Ans: Carrier should ensure shippers to properly follow section 4 of “Guidelines on the Verification of Gross Mass of a Container with Cargo Packed in Hong Kong”. The information of “Method 1” or “Method 2” as well as registration number (if applicable) should be obtained by the carrier in addition to VGM.
1.14 As a carrier, we allow the shippers to submit shipper’s declaration via EDI transmission. However due to technical restriction, the field of registration number cannot be incorporated in the system. Can we obtain the registration number through alternative?
Ans: Carrier may consider to obtain one-off agreements from the shippers for record and so inputting the registration number will not be necessary in every declaration. In such case, carrier has to keep a register (record/file) of shipper’s registration number and ensure no non-registered shipper’s Method 2 declaration is inadvertently accepted.
1.15 As a carrier, we allow the shippers to declare VGM at the terminal gates. However due to lack of manpower at the weekends and on the public holidays, we are unable to check the information completeness as stated in the declaration. Is it possible for us to make the checks after our office resumes?
Ans: Carrier is allowed to make the checks on the declarations submitted at terminal gate in the next working day after public holiday.
2. METHOD 1
2.1 Where can we find a list of the approved weighing scales?
Ans: The list of approved weighing scales has been published in the Marine Department’s webpage.
2.2 Some weighing scales cannot produce tickets. Is there any alternative to the tickets?
Ans: Shipper using Method 1 is in a position to produce weight ticket or other documentation upon request. It shall be acceptable provided that the ticket or documentation contain the following information:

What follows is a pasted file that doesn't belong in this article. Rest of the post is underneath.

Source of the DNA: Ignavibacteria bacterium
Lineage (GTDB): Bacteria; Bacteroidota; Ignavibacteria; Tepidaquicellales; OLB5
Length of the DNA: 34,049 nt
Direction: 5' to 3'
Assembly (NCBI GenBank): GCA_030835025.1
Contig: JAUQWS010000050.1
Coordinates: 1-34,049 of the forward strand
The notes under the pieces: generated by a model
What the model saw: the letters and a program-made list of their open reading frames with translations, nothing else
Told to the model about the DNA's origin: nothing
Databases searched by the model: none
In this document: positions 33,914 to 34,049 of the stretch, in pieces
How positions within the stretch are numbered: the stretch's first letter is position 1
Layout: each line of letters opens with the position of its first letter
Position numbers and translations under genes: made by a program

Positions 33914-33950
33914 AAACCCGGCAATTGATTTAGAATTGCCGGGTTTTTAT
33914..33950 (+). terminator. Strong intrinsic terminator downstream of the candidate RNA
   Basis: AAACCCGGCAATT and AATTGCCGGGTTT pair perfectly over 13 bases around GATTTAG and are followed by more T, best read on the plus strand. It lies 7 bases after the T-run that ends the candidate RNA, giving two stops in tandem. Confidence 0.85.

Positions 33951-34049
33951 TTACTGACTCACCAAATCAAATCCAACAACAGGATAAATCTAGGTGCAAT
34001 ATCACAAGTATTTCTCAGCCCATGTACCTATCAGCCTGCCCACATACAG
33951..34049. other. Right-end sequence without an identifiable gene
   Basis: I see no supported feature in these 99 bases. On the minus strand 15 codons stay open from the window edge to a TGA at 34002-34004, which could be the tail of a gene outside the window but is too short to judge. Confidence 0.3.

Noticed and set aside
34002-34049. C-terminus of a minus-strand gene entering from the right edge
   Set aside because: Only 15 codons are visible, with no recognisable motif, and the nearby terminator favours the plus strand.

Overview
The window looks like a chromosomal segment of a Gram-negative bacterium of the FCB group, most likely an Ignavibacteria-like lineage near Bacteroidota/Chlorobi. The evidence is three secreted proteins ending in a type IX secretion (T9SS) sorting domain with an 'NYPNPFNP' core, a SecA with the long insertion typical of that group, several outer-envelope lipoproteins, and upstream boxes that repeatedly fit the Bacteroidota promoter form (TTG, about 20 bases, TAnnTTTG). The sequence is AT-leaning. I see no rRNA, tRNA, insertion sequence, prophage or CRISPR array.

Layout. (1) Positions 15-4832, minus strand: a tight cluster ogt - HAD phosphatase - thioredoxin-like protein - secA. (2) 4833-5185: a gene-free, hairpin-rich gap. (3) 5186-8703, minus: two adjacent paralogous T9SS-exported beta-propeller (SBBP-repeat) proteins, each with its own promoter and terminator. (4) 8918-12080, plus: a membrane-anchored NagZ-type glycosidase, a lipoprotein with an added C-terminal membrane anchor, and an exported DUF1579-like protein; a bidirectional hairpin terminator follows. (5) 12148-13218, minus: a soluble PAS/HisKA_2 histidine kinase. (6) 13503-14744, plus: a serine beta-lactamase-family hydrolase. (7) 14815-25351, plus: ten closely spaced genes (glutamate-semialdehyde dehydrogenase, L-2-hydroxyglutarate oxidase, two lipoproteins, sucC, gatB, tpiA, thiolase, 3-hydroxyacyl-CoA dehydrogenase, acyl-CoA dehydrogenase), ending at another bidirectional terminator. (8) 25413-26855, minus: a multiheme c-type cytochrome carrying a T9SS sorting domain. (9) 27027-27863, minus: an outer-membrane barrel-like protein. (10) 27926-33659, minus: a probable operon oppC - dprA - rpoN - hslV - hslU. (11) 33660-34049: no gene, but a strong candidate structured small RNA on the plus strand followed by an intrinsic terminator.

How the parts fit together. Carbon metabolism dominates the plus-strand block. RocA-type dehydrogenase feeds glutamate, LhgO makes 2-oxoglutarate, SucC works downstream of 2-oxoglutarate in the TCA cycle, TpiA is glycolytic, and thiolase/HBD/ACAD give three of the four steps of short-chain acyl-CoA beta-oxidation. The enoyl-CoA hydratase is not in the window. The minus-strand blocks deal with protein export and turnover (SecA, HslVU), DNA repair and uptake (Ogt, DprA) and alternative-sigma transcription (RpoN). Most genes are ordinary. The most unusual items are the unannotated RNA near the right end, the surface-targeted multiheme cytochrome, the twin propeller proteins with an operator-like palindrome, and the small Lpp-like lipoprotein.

2.3 Who will pay for carrying out the weighing process for Method 1?
- Weighing scale’s approval number
- Name of weighing scale company
- Date of weighing
- Address of weighing
- Container number
- Seal number
- Name and signature of the weighing scale operating staff
- Company stamp
Ans: This is a commercial issue and will be a matter to be determined by the parties involved.
3. METHOD 2
3.1 One of the shipper’s registration requirements for Method 2 is submission of the training received by the persons engaged in the container mass verification. Is there any list of training school which can provide such a training course?
Ans: Although submission of the training is optional, Marine Department welcomes the applicant to provide the training documents during the application of shipper’s registration. The training material should be designed according to each company’s situation and is expected to be different from company to company. Generally speaking the training content should cover the operational training like how to use the weighing devices, filling out and keeping of any calculation or records and some OSH training. Marine Department has no rigid requirements on how the training should be conducted. It can be in a formal or even an informal style. The idea behind is to get the staff involved familiarized with how to handle their daily duties.
3.2 For Mainland shippers who send the packed containers by truck to Hong Kong for loading on board, can they submit the application of shipper’s registration to Marine Department?